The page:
Although adoption of emerging technologies is not yet mainstream, the potential for companies to augment human and machine capabilities and shift from reactive to anticipatory driver-based planning is massive.

Budgeting and forecasting transformation is not achievable overnight. Learn from past failures and understand why a prediction went wrong. The idea is not to seek certainty, but rather to influence the future.

Instead of setting the organization on a particular path, Finance should focus on identifying a range of potential outcomes and help decision makers make rational strategic decisions based on the most plausible set of scenarios.

FP&A Leaders are Failing to Deliver Higher Strategic Value

Last month, Prophix Software released its findings from the survey, Defining the Evolution of FP&A: Benchmarks, Challenges & Opportunities. The survey which was carried out between Q2 and Q3 of 2017 received feedback from over 300 FP&A leaders from all companies of all sizes across the globe.

The survey was conducted to establish the maturity of analytics solutions across the globe, the effectiveness and efficiency of FP&A leaders’ planning processes, how companies are leveraging technology to improve FP&A processes, and to gauge internal perceptions relative to the value of FP&A.

Although certain parts of the results are encouraging, FP&A teams significantly need to improve on their role of delivering higher strategic value to their companies.

In today’s fast moving markets, characterized by intense competitive pressures, shorter product life spans, complex business environment, increased volatility, and heightened uncertainty, it is imperative that a company’s FP&A people, processes, and systems are highly mature, effective, efficient, and leverage the necessary enabling technologies.

While going through the survey findings, a couple of statistics captured my attention.

  • 55% of the survey respondents reported being in a basic or developing state of the FP&A analytical maturity.

Comment: Essentially, more than half of the survey respondents have no formal FP&A process, no established analytical and reporting matrixes, no planning model and tools as well as BI tools. If ever they are there, these are all basic, highly manual and descriptive in nature.

This basic level of analytical maturity brings to light the fact that a culture of continuous innovation and improvement is non-existent in Finance. As the custodians of data within the organization, one would assume Finance to be at the forefront of analytical maturity, but this is not the case.

Surprisingly, 50% of respondents are mindful of technology but seldom upgrade. This statistic alone is concerning. Why are FP&A leaders reluctant to change? Are they happy with the status quo? Are they lacking the resources necessary to transform? Is it ignorance in its purest form?

Transitioning from a basic to an advanced or leading FP&A maturity level, above all, requires a cultural shift all the way from the top to the bottom of the organization. There has to be a desire to change for the better, a willingness to commit and continuous learning attitude.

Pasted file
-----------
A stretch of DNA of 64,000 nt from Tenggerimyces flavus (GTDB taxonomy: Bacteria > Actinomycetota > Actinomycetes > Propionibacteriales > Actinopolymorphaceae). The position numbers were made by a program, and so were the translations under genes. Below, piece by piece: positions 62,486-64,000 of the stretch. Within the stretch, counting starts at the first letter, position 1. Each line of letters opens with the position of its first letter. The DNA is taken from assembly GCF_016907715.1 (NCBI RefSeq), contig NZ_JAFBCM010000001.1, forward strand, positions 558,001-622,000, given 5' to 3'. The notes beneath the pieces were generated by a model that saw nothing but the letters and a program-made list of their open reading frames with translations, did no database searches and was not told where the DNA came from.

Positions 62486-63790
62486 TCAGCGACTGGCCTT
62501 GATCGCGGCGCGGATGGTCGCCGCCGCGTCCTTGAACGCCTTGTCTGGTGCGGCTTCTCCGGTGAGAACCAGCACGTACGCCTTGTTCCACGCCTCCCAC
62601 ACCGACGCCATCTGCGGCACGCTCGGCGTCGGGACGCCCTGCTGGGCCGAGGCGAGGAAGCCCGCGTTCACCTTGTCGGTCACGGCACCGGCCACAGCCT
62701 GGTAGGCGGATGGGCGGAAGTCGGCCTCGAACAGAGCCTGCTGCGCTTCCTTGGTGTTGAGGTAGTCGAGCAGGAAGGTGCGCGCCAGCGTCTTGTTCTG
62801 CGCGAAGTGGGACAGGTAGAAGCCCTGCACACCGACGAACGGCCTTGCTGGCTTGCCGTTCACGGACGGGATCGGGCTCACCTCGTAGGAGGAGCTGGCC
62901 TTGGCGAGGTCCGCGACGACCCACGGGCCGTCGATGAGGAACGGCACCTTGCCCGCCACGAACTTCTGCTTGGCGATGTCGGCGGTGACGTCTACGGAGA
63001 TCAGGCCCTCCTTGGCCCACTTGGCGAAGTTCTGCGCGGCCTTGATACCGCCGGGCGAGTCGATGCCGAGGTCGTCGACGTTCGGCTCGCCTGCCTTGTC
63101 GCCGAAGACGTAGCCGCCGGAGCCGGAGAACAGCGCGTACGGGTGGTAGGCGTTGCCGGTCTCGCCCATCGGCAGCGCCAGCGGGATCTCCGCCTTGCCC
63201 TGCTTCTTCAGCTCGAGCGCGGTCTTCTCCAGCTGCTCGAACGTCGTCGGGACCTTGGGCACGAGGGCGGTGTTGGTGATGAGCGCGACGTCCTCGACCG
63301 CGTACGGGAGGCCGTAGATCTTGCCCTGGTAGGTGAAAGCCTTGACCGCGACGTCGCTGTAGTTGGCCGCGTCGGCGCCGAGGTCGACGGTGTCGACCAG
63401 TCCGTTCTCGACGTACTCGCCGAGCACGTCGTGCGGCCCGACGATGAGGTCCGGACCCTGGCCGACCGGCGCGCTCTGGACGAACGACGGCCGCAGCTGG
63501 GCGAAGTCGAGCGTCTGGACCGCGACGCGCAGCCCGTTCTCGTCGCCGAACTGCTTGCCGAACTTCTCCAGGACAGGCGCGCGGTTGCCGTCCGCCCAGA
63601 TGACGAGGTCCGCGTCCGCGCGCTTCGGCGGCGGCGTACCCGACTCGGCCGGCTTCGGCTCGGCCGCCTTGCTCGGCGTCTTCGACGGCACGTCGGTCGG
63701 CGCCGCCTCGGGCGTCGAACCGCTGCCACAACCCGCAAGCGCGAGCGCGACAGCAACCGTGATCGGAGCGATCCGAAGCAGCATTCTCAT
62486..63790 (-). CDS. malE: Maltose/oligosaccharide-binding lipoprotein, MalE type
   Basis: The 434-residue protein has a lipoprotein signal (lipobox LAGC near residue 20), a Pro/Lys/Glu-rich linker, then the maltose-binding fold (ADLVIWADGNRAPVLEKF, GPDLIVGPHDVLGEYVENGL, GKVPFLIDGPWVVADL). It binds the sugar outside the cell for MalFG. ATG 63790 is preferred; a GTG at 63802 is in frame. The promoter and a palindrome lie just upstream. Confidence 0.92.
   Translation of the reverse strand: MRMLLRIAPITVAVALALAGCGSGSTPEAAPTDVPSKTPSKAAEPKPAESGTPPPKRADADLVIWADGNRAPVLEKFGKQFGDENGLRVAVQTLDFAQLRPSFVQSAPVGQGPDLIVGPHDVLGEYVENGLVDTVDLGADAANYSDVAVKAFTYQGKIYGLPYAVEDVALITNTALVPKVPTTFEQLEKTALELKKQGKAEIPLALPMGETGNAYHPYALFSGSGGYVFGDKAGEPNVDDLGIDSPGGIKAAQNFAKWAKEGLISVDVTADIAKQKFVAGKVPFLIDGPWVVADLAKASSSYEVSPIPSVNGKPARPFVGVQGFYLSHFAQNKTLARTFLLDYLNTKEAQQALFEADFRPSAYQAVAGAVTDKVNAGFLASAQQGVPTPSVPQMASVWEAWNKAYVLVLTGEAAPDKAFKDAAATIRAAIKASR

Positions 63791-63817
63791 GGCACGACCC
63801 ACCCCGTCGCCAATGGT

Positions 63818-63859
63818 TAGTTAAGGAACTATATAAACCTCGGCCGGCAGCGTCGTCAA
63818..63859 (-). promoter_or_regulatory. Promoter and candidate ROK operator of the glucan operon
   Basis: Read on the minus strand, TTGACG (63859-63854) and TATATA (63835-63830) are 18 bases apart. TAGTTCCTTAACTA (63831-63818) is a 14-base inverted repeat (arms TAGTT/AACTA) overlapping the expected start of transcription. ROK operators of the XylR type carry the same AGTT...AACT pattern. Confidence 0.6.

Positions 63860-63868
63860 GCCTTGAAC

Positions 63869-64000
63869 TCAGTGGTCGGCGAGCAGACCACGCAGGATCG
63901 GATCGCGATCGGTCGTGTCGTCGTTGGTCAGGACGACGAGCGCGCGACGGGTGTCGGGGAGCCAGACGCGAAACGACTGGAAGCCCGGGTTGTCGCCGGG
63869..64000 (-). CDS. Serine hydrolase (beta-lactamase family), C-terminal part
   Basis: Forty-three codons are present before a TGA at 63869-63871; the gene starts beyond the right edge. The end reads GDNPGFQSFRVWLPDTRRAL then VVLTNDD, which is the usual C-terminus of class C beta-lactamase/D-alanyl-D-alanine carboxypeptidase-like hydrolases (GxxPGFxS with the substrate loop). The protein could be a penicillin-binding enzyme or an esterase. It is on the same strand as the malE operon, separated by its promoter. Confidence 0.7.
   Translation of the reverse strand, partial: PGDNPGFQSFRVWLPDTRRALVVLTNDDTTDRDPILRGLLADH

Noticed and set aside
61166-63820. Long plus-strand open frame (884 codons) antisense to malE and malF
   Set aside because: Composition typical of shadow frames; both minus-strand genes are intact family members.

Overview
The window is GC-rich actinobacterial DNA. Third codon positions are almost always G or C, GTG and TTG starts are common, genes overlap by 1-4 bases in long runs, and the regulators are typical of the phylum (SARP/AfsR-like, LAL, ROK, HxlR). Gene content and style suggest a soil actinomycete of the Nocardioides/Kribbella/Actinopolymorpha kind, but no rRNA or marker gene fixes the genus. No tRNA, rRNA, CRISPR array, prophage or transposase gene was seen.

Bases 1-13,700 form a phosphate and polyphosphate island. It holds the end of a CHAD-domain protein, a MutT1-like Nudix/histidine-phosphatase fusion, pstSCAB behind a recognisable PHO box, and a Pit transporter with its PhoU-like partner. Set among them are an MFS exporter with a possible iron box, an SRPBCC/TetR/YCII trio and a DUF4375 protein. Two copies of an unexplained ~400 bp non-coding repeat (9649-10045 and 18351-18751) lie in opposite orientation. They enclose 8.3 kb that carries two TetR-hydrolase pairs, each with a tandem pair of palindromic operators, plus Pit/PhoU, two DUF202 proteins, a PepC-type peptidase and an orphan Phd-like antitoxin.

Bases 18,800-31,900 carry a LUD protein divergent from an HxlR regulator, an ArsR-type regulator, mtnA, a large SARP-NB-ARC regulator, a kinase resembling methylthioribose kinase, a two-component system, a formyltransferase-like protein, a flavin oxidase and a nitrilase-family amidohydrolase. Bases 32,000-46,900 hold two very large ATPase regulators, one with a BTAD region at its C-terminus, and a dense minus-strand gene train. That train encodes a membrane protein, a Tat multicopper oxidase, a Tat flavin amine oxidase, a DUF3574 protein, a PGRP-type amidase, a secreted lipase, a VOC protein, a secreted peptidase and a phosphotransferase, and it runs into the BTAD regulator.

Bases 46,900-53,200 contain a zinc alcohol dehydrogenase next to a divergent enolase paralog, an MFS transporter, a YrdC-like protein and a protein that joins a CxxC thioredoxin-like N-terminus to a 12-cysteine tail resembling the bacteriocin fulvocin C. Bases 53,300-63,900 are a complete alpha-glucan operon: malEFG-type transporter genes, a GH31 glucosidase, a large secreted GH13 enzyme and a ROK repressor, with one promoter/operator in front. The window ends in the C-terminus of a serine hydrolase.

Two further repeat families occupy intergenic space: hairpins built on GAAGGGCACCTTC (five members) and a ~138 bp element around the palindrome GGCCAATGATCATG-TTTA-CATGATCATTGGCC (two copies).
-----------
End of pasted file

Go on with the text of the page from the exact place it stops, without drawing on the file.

Attending industry conferences, seminars or webinars and reading thought leadership resources as well as listening to their podcasts can help FP&A leaders keep abreast of trends and benchmark their company’s performance against peers.

  • Only 12% of the survey respondents have access to the right data, at the right time, to inform strategic decisions at their companies.

Comment: Having access to the right data, at the right time is key to informing strategic decisions and driving business performance. Unfortunately, 88% of respondents do not have this access.

This means the majority of critical decisions in companies across the globe are based on gut-feel and not evidence-based.

In today’s Big Data age, it’s startling to know that companies are not leveraging advanced analytical tools to aggregate and analyze data from disparate sources and generate key nuggets on customer experiences, competitor behaviour, trends, emerging risks and opportunities.

Moving forward, FP&A leaders need to make use of data management framework that facilitates the creation of a central data repository and ensures everyone in the company has access to relevant data whenever they need it.

This can only happen if the company makes a key decision to advance its analytical maturity model. Highly manual processes make it difficult to update FP&A models in real time, thereby inhibiting quick decision-making processes.

With the recent advancements in technology, the costs of implementing new software to enhance FP&A processes have significantly reduced. Companies should therefore not use cost as an excuse for low adoption rates.

  • Only 10% of companies reported that they find it somewhat easy to perform scenario analysis.

Comment: In today’s VUCA business environment, companies need to be proactive, develop superior forward-looking capabilities and be ready to deal with any disruptive forces threatening their survival and existence.

They need to become more flexible, adaptable and be increasingly aware of the impact on business performance of changes in the environment. This will help them take corrective actions more quickly and efficiently.